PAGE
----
As I write this, I am looking over the Hudson at a glorious sunset and, out of spite, I’m not going to give it any publicity; I can be mean like that, God. If you return my oven glove, I might reconsider.
LIVE UPDATE: As I am writing (honestly!), I suddenly think that maybe I inadvertently put the second glove in one of the lower cupboards when I was reorganising my plastic and glass sections (come on, people; these are stressful times). 

Lo and behold! There’s glove number two! 

I am happy beyond belief. I’m like Joseph opening his technicolour dream coat (before his brothers threw him into the pit, obviously).
You’re still not forgiven though, God. 

The gloves are off. 

Both of them.

Monday, April 27, 2020


“We’re going to get through this because we are New York.”
It’s the message that New York Governor Andrew Cuomo has been stressing from the start. Despite the state being at the epicentre of the Coronavirus crisis, despite the strict self-distancing and almost complete lockdown, there is a resilience and strength at the heart of this place, and in particular the city, that is its spiritual vaccine.
New York suffered the terrorist attacks of 9/11 in 2001, Hurricane Sandy (which hit 24 states in all) in 2012, and both events continue to be referenced in relation to today’s pandemic. They remind us of New York’s ability to fight back: to look defeat in the eyes and come back more glorious than before. Yes, I know it sounds melodramatic, but if there is one thing getting me through, above everything else, in this ongoing crisis, it’s a strange feeling that I am going through it with New York holding my hand. I am in New York City (the borough of Manhattan), the epicentre of the epicentre – and at the moment, there is nowhere else I would rather be.
The Governor has constantly reminded those wishing to flout the rules and ignore guidelines that “It’s not about you”. In my neighbourhood, Hell’s Kitchen, I am stunned on a daily basis by the many acts of kindness and offers of support, both to individuals and businesses struggling to stay afloat. I am awestruck by the performers, out of work overnight, continuing to share their phenomenal talents with the online audience, for no reward whatsoever; the restaurants and bars stepping up to the mark with delivery services and coming up with ever more ingenious ways to serve an increasingly desperate populace.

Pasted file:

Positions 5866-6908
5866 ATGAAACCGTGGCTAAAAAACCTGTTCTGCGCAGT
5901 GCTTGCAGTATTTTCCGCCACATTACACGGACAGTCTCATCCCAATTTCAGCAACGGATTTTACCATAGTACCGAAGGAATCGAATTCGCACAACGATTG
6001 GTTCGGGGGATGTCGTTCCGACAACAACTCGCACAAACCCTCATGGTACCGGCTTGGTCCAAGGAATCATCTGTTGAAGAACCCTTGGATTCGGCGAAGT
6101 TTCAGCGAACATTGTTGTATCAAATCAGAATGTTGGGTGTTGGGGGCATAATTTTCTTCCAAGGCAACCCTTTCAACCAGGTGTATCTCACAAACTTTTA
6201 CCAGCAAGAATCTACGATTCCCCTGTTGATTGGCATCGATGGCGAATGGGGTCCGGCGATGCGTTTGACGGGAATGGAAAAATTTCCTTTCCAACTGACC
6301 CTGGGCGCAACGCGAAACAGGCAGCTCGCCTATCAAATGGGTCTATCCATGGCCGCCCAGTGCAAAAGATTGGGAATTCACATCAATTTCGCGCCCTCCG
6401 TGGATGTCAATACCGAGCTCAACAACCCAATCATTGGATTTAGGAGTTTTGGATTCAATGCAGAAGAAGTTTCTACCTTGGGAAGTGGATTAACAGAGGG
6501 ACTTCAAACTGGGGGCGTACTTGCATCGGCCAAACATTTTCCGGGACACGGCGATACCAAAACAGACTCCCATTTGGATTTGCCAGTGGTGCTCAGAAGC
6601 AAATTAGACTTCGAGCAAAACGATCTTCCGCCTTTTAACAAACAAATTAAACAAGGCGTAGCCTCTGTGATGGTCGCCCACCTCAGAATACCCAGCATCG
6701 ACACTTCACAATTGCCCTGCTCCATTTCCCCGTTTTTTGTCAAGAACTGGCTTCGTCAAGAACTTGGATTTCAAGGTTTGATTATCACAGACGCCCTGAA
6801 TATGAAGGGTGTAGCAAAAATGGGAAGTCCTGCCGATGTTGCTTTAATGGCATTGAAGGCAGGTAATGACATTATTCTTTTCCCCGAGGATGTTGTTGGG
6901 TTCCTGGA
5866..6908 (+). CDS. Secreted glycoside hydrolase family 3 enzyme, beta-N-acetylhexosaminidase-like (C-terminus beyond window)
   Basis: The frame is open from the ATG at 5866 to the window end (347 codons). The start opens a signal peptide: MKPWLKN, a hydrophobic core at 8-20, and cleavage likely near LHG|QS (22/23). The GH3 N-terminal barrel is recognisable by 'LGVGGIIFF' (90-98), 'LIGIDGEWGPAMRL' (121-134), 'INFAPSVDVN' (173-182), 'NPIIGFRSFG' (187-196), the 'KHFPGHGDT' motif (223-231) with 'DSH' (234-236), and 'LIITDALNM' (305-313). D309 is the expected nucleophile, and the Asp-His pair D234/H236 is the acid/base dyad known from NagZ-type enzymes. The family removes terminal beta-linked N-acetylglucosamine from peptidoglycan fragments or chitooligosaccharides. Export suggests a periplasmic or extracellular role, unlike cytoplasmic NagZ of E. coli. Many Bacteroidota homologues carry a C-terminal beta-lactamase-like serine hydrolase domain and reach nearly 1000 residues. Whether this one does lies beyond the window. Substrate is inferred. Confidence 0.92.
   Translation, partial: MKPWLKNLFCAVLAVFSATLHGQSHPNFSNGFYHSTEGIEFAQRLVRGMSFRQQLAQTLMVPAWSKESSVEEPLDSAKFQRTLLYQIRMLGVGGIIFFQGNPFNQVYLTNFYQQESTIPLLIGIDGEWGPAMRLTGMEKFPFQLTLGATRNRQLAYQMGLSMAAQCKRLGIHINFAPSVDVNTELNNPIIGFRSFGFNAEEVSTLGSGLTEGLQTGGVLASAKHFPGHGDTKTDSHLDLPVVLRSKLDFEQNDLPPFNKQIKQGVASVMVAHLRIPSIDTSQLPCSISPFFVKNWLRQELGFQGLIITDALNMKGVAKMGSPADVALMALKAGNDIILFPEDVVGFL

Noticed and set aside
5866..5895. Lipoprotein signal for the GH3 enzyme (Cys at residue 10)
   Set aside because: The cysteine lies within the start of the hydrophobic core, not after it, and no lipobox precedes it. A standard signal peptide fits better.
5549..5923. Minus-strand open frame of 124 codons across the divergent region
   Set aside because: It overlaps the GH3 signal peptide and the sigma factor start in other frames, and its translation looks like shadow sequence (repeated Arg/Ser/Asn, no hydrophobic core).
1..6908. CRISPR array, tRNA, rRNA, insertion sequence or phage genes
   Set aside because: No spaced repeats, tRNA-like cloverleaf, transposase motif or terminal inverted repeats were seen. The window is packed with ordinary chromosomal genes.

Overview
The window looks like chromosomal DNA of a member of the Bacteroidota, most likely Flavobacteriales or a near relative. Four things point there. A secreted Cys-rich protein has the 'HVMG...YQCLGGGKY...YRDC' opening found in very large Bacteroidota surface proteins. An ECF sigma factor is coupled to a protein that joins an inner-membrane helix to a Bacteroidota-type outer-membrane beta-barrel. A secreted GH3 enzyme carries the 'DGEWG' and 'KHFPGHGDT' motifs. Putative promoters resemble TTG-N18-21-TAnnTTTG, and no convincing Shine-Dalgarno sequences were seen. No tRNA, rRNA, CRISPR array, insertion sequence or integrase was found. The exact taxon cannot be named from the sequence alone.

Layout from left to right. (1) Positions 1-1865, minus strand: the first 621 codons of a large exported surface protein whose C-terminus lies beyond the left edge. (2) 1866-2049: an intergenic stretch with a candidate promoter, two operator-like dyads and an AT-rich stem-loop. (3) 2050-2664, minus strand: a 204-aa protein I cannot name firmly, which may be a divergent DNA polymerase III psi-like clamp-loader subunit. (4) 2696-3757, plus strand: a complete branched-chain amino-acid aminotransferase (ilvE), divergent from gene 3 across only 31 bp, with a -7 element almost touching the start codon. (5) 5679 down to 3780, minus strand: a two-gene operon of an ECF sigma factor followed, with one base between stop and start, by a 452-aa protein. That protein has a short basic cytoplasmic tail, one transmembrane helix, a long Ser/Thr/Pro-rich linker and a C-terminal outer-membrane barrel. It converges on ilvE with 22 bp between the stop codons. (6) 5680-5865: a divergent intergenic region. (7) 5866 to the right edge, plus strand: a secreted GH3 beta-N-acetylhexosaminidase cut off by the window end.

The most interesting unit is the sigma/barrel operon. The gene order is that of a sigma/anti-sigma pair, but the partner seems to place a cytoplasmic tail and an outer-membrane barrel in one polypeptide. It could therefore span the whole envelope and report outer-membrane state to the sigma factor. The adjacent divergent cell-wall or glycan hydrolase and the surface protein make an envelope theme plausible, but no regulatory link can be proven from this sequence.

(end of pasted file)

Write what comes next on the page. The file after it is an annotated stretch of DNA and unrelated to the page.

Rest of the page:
In a press briefing last week, Cuomo was visibly moved when talking about people who surprised him on a daily basis – in particular, an elderly man (with a sick wife) who had sent him a spare mask for a doctor or nurse who might need it. Here, there really is a feeling that we are all in this together and we will get through it. Yes, because we are New York; but also, there is just something about this place that brings out the best in people.
I’ve been living here for six years now and, while, obviously not a born and bred New Yorker, I have an affinity with it in my heart that in the past I felt only for Paris (I still have that affinity, too; my soul is a tale of two cities). I have never felt lonely here in the way I did when I lived in London or Cardiff in the UK; I was never lonely in Paris, either (well, apart from when I was with someone, but that’s a whole other story).
There are a lot of people really struggling, I know; I, too, have my off days – strangely, when I am most in contact with people and then we say goodbye online; it feels like the sun going down and a sudden chill in the air after a glorious day at the beach. But then I think how lucky I am to have such friends with whom I share so much laughter on FaceTime or Zoom; the many things I am learning from galleries opening up their wares; the opera, concerts and theatre productions I am so enjoying that, in real time, I would have to take out a bank loan to attend.
Even with all this, I know that many are desperately missing the physicality of going out and experiencing everything for real, and it’s set me pondering what makes one person able to cope more than another in these circumstances. I stress I can speak only for myself in this regard, but today I’ve been thinking that the single, most influential and incredible thing in my entire life that is getting me through this is: my parents.